Wednesday, April 11, 2007

Where's Freddy & Why Is His GM Still Here?

Has anyone seen or heard from Freddy Garcia lately?

Pat Gillick's biggest off-season move has yet to take the field let alone pay off for the Phillies. His rehabilitation start in Clearwater was scheduled for last night but the game was rained out. There hasn't been any word out of the parent club when we can expect Freddy to take his spot in the rotation.

Meanwhile, it wouldn't be exaggerating to say the guy who brought him here accepted his own job under somewhat false pretenses. Gillick has sent all sorts of signals he was looking forward to retirement before his seat was even warm here. Nowhere is that more obvious than a review to date of his tenure in Philadelphia, which has been marked by his incessant dwelling on the past. The problem with Gillick's nostalgia has been that he's allowed it to influence the present as he reacquires player after player from his previous stops along the way.

The death watch alluded in the post below should also include Gillick but it won't because there are too many senior fellows on the list. Charlie Manuel is clearly over his head. He hasn't a clue about pitching staffs, is a terrible in-game strategist and apparently cannot motivate players. That last point may been seen as overvalued in some quarters (professional athletes shouldn't need motivation according to one camp), but the best managers like Jim Leyland know how to mix in game management with management of human nature. Pro athletes don't need a friend, which by all accounts Charlie is; they need someone who is in control, which by all appearances Charlie isn't!!

I cannot figure out what David Montgomery et al want from their senior management team but this much seems clear: their choices remain out of step with the prevailing approaches of the more successful GM's and field managers in baseball for reasons only they can provide. Come to think of it, this franchise has always been out of step. The spate of Jackie Robinson articles appearing everywhere again make it abundantly clear Philadelphia has resisted change at every turn, socially and professionally. The venom spewed at Robinson during his first encounters with the Phillies, in Brooklyn as well as the City of Brotherly Love, remain a legendary stain on the Phillies' history. People also forget the owners who preceded the current group, the Carpenters, weren't exactly liberals either. Ruly Carpenter got out of the game when he saw management could no longer bind players to teams like the serfs and indentured servants they had been. He looked free agency in the eye and blinked it away. Under their ownership, racial quotas remained institutionalized here as well.

The Phillies have always been slow to look at foreign players. They have eschewed money ball and sabremetrics. They have botched nearly every important public relations opportunity. And last but hardly least, this year they had an opportunity that comes along once in a generation if that, to capture the hearts and minds of the sporting public in their home town, and they are blowing it. The players aren't performing well right now and share significant responsibility for the profoundly disappointing start to the 2007 season, but let's get something straight: the real fault lies at the top of the organization and it's going to be difficult to correct those mistakes in one or two transactions.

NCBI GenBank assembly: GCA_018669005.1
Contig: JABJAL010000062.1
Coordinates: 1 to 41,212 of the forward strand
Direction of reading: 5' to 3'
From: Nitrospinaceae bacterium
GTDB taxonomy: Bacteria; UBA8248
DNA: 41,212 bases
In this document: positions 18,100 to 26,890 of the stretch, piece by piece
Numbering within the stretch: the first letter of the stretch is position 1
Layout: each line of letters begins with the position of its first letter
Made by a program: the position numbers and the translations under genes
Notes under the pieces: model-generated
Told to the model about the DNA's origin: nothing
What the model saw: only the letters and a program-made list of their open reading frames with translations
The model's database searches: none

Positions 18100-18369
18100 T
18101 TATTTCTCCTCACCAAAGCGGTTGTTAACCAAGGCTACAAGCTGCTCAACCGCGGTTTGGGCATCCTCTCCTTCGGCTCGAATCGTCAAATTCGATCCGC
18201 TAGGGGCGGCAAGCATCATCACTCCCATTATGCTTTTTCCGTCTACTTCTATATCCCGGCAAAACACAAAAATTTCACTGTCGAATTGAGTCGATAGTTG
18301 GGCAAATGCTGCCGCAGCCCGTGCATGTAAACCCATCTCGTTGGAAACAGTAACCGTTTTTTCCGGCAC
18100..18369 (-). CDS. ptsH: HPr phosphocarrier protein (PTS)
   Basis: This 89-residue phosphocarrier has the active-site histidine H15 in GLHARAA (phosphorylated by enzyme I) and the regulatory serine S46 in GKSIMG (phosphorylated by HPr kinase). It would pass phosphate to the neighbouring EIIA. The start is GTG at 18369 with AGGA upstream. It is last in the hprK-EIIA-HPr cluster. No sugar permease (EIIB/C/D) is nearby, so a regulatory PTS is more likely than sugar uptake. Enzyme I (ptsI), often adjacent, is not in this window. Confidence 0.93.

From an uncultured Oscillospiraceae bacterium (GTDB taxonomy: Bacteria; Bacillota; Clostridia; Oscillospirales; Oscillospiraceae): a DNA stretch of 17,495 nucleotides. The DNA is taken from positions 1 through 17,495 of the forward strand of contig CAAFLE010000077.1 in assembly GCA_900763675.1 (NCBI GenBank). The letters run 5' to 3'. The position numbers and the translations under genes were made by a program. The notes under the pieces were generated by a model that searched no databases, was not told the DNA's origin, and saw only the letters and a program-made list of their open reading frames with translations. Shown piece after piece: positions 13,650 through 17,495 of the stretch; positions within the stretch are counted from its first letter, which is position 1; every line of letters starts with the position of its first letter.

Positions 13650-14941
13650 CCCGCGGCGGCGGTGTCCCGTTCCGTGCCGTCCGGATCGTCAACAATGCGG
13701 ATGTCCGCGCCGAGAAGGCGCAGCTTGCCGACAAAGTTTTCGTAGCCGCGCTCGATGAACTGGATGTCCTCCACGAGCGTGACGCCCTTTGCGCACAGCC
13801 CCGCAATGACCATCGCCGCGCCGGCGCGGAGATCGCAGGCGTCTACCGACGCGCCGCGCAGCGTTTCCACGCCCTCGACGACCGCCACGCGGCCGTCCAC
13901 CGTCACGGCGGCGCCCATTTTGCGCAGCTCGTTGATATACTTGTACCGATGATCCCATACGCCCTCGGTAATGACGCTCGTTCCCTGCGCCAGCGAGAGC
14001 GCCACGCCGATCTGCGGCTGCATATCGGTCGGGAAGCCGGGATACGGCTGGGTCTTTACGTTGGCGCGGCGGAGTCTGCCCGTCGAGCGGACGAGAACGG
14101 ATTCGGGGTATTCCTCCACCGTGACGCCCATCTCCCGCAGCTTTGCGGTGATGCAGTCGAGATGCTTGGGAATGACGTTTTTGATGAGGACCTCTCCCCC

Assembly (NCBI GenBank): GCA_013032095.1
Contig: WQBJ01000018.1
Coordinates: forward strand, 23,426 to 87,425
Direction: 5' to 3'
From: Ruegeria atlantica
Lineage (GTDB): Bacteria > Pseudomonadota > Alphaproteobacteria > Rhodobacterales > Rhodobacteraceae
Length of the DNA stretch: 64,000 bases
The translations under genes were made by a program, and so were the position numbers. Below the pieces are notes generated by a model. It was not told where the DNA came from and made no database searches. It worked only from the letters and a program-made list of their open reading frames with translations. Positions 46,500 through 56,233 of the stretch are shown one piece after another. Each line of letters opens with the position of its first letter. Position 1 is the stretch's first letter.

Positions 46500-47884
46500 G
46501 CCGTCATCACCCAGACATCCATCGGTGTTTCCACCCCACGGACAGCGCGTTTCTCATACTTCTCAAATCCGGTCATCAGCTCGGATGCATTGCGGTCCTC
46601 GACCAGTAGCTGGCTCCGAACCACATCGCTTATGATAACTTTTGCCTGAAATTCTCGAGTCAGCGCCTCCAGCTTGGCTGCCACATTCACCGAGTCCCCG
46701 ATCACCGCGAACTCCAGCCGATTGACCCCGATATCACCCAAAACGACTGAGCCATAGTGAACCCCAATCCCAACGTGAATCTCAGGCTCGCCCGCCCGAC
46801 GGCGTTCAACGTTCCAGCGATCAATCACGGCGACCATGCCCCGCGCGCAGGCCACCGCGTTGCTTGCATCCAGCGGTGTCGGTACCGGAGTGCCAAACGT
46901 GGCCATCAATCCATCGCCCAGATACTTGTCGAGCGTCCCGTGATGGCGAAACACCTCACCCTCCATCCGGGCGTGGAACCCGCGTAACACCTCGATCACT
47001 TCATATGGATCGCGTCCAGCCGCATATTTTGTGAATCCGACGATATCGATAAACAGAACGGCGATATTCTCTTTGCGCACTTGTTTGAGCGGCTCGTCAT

8 Comments:

Blogger Ben said...

At this rate, the season will be over before Garcia even gets to pitch his first game,

12:35 PM  
Anonymous RickSchuBlues said...

It's almost enough to make you want to become an Orioles fan ;)

3:12 PM  
Blogger Tom Goodman said...

Almost.

3:30 PM  
Blogger Gary said...

A significantly accurate perspective on the sad state of current affairs.
If only we could organize a one game protest wherein no one showed up for a home game. Perhaps this would get ownership attention.

5:09 PM  
Blogger gr said...

tom, garcia is scheduled to start with the big club on the 15th and rejoined the team yesterday at shea. its in today's inky.

9:59 AM  
Blogger Tom Goodman said...

gr: thanks. I saw that, too. I guess the Reverse Curse for 2007 begins with this post and announcement. Also saw in today's Inky that Phil Sheridan believes the players not the GM and manager are responsible for the lousy start. He's right...and wrong! They all share in the blame.

10:07 AM  
Blogger gr said...

this team has two major problems: the bullpen and situational hitting. to his credit, manuel is doign the opposite with the bullpen of what he likes to do -- he's operating out of necessity now instead by defined roles, which is a no-brainer at this point. however, on situational hitting, i'm not sure that's his forte. he's alwys been a guy that can work with difficult types and power hitters, or in albert belle's case, difficult power hitters. so, here's my qyestion: why is milt thompson getting a pass through all this poor RiSP performance by his team. he's thehitting instructor, he has been for a few years and this continues to be a problem. can he do anything about or not?

11:54 AM  
Blogger klkatz said...

This is not Gillick's fault. He's done his job to spend some money and get us some starting pitching. They've struggled... additionally, we're yet to get the production from Howard and Utley...

hold off on Gillick's head...

9:28 PM  

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